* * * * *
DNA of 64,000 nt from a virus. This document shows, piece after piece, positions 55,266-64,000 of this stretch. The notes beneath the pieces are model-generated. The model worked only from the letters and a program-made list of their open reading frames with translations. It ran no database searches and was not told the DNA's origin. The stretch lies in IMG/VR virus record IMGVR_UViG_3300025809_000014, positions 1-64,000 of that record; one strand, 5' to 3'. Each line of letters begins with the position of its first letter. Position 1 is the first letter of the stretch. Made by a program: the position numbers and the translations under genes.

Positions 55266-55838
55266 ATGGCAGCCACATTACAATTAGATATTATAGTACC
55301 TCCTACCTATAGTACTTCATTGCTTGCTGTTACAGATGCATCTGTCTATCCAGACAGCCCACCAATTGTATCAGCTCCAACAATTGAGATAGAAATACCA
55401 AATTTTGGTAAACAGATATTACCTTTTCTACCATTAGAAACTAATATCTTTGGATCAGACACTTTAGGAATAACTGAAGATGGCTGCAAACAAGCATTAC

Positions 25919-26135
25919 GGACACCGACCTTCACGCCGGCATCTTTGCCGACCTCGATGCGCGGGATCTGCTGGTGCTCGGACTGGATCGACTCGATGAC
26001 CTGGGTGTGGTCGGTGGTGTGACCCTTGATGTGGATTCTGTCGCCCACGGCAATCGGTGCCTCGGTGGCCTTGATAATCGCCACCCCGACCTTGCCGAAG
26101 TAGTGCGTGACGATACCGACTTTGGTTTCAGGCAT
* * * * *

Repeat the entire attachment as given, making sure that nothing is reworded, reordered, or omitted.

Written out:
DNA of 64,000 nt from a virus. This document shows, piece after piece, positions 55,266-64,000 of this stretch. The notes beneath the pieces are model-generated. The model worked only from the letters and a program-made list of their open reading frames with translations. It ran no database searches and was not told the DNA's origin. The stretch lies in IMG/VR virus record IMGVR_UViG_3300025809_000014, positions 1-64,000 of that record; one strand, 5' to 3'. Each line of letters begins with the position of its first letter. Position 1 is the first letter of the stretch. Made by a program: the position numbers and the translations under genes.

Positions 55266-55838
55266 ATGGCAGCCACATTACAATTAGATATTATAGTACC
55301 TCCTACCTATAGTACTTCATTGCTTGCTGTTACAGATGCATCTGTCTATCCAGACAGCCCACCAATTGTATCAGCTCCAACAATTGAGATAGAAATACCA
55401 AATTTTGGTAAACAGATATTACCTTTTCTACCATTAGAAACTAATATCTTTGGATCAGACACTTTAGGAATAACTGAAGATGGCTGCAAACAAGCATTAC

Positions 25919-26135
25919 GGACACCGACCTTCACGCCGGCATCTTTGCCGACCTCGATGCGCGGGATCTGCTGGTGCTCGGACTGGATCGACTCGATGAC
26001 CTGGGTGTGGTCGGTGGTGTGACCCTTGATGTGGATTCTGTCGCCCACGGCAATCGGTGCCTCGGTGGCCTTGATAATCGCCACCCCGACCTTGCCGAAG
26101 TAGTGCGTGACGATACCGACTTTGGTTTCAGGCAT